In the post “Revolvers and Shotguns don’t jam” I mentioned that I would prefer to recommend a semi-automatic rifle to an inexperienced shooter for self-defense over a pump-action shotgun. There were some questions raised in the comments, so today we’re going to take a look at the various factors involved in choosing a rifle or a shotgun for home-defense.
For rifles, we’ll use the ubiquitous AR15 platform, because it’s the most popular rifle in the USA right now. Pump-action shotguns are a fairly generic concept, but for the sake of this post we’ll assume we’re talking about the either Remington 870s or the Mossberg 590 series. There are plenty of other pump guns on the market, and some of them are truly excellent such as the FNH P-12, but to include every single pump would make this a 30,000 work article.
This is the first area everyone wants to talk about, and it’s a reasonable point to start. Cost absolutely figures into this equation, and it’s not exactly as disparate as you’d think. An entry level AR will probably run you about $700-800 in the current market, and with that you’ll get the vanilla features: adjustable stock, iron sights, A2 flash hider and probably a rail to mount a light on. For $400-600 you can get a similarly entry level shotgun, which will not have good sights, and will likely not have the capability to accept a light anywhere. Climbing the shotgun price ladder to $700-800 dollars will get you a top notch pump gun with good sights, a light capable forend, and higher magazine capacity (8-9 rounds). So for the price of an entry level AR, you can get the best pump shotgun on the planet.
I had to think up a category that would combine both lethality and capacity, and because I like trite, cliche terms I went with firepower. Obviously, the rifle has a huge edge in capacity, since it holds 30 rounds. However, the 12 gauge pump action shotgun is the most destructive individual weapon system out there, and is the only gun that can accurately have the term “stopping power” applied to it. 00 buckshot from a 12 gauge creates massive destruction on the target and has an excellent reputation for stopping fights. .223 ammo isn’t as well regarded, however modern JHP loads like our favorite, Hornady TAP are excellent defensive rounds. However, despite the massive power of the shotgun, the edge in the firepower goes to the rifle. 30 rounds is a lot more than 9, and even more importantly it’s a lot easier to get hits with a rifle than it is a shotgun. Contrary to movies, shotguns do not spray a magical cone of death that blows badguys into a red mist.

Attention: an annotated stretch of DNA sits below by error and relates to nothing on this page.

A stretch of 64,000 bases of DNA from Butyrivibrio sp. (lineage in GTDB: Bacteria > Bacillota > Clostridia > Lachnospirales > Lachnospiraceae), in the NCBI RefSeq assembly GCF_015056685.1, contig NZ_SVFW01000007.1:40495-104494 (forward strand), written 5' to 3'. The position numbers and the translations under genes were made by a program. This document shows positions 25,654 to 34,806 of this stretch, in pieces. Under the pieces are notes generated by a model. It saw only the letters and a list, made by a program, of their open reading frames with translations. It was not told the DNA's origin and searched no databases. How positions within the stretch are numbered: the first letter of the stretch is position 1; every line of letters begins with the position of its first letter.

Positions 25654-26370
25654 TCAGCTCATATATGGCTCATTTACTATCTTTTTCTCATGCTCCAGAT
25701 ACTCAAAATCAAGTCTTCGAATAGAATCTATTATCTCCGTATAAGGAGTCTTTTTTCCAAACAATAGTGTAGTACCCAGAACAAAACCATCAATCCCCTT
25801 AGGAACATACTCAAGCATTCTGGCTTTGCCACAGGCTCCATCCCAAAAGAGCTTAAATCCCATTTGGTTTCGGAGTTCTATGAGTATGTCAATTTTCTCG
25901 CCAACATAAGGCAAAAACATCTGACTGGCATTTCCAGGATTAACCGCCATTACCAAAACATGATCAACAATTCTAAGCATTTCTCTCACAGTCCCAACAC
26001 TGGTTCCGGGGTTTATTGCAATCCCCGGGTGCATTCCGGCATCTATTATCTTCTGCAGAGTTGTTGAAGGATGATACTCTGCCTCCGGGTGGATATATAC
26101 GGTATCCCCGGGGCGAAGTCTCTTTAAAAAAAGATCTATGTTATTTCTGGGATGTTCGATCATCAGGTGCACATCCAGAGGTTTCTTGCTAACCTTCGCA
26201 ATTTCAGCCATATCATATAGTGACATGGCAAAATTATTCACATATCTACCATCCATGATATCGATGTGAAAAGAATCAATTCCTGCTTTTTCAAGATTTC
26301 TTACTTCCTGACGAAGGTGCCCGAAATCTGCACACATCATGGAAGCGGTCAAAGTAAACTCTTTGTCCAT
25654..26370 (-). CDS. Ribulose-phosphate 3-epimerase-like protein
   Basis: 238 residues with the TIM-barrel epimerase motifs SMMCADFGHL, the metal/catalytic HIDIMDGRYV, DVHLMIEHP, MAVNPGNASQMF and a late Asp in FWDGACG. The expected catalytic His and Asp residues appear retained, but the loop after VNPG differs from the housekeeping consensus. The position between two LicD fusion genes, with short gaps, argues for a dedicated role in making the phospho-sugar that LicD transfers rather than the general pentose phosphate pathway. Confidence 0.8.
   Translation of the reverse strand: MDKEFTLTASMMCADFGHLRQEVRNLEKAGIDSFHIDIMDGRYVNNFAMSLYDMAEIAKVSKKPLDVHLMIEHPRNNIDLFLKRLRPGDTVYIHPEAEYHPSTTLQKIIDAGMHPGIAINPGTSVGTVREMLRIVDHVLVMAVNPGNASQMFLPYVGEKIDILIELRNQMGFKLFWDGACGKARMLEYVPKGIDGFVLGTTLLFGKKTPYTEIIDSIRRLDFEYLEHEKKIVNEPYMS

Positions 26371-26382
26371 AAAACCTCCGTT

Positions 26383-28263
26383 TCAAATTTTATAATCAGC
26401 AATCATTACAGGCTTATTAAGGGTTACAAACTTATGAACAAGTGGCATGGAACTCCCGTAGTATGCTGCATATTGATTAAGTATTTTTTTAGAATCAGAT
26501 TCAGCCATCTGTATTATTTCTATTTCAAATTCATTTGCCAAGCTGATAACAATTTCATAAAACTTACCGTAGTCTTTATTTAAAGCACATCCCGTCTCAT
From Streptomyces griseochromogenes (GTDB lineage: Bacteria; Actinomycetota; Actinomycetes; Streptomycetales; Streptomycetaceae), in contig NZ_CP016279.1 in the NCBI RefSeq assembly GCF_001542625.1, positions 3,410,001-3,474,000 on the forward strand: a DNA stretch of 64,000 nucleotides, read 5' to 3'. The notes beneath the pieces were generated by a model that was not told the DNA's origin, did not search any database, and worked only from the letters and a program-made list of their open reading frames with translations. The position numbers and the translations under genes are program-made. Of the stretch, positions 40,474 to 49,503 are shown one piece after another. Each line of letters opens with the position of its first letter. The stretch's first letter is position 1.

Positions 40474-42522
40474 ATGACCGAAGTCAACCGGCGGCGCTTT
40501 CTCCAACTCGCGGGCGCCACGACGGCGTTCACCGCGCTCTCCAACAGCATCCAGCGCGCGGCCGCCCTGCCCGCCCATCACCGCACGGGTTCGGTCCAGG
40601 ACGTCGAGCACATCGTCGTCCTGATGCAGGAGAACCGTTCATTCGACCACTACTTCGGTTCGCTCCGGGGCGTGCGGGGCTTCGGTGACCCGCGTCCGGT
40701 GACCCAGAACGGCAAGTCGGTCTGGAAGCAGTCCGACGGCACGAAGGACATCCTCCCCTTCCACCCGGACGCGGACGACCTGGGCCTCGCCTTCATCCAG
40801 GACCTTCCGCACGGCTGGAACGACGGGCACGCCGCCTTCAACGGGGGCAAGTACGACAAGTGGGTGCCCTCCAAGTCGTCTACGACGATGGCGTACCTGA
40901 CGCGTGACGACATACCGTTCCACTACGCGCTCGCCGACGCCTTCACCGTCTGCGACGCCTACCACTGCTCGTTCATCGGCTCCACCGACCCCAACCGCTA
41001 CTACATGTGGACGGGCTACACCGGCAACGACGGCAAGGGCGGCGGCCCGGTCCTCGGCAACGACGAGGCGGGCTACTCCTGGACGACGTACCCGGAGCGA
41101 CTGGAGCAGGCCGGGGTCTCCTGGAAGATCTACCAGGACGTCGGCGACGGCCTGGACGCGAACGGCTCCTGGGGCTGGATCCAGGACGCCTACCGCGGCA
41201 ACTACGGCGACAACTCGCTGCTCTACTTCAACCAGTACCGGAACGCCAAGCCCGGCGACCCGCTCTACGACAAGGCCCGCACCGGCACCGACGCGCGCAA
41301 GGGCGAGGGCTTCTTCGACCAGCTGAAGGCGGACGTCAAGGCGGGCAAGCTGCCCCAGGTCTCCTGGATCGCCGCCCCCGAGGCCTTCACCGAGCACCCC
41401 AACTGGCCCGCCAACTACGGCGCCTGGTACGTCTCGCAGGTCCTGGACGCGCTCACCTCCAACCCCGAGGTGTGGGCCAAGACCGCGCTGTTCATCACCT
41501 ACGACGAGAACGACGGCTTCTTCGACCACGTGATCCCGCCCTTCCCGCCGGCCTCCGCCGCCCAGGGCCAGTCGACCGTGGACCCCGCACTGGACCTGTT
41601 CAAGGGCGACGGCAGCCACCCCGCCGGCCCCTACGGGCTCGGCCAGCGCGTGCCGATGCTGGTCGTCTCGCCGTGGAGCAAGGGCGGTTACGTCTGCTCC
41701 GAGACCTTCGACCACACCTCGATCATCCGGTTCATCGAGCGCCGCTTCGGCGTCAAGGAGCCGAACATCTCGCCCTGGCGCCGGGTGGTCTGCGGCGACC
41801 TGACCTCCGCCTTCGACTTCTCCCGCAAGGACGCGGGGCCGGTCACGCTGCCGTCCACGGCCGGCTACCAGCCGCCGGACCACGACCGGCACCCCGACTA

This goes hand in hand with the firepower category, because having all the ammo in the world doesn’t do you any good if you can’t get hits. I won’t waste too much time on this one, because the answer is simple: rifles are easier to accurately than shotguns. They usually have better sights, better triggers, and a less complex manual of arms.
Ease of use
A key reason people recommend a pump action shotgun is because it’s “simple”, while poo-poohing the semi-auto rifle because it’s so complex. Let’s take a quick look at the loading/firing/unloading cycle for both guns:
- Load the magazine by inserting shells into the magazine tube one at a time on the bottom of the gun.
- Pump the action to the rear, drive it all the way forward, place the weapon on safe.
- Take the safety off, fire the weapon by pressing the trigger, pump the action action again. Make sure you don’t short stroke the action.
- Repeat as necessary for a maximum of 9 rounds.
- Load the magazine by pressing the cartridges straight down into the box.
- Insert the box in the gun.
- Pull the charging handle, place the weapon on safe.
- Take the weapon off safe, fire the weapon by pressing the trigger
- Repeat as necessary up to 30 times.
The reloading process for the rifle is also much simpler as it consists of “put another magazine in the gun”, while the shotgun requires you to manually thumb more rounds into the tube. Additionally, if either guns are carried “cruiser ready” (loaded magazine, empty chamber, safety off) the AR still gets the edge because all you have to do is yank the charging handle, which is easier than pumping a shotgun.
The Verdict: When you break down the pros and cons of a rifle versus a pump-gun for home defense, the rifle ends up making a lot more sense. There’s also the fact that if you want to hit something with a shotgun past 50 yards, you need to do a slug changeover, whereas with a rifle you just shoot at it. I love shotguns, and I do keep several shotguns in the house for defensive use. The current state of technology and the vast proliferation of rifles means that they just make more sense as a home defense weapon than a shotgun. You can get a good rifle with a decent light and optic for ~$1000 if you shop smart (shop S-Mart), and if you really want to fully outfit your shotgun, you’ll end up spending at or near that. Yes, you can get a used shotgun that will be perfectly serviceable for $250, but this post isn’t about home defense on a budget. If you really want the best for home defense, you want a rifle.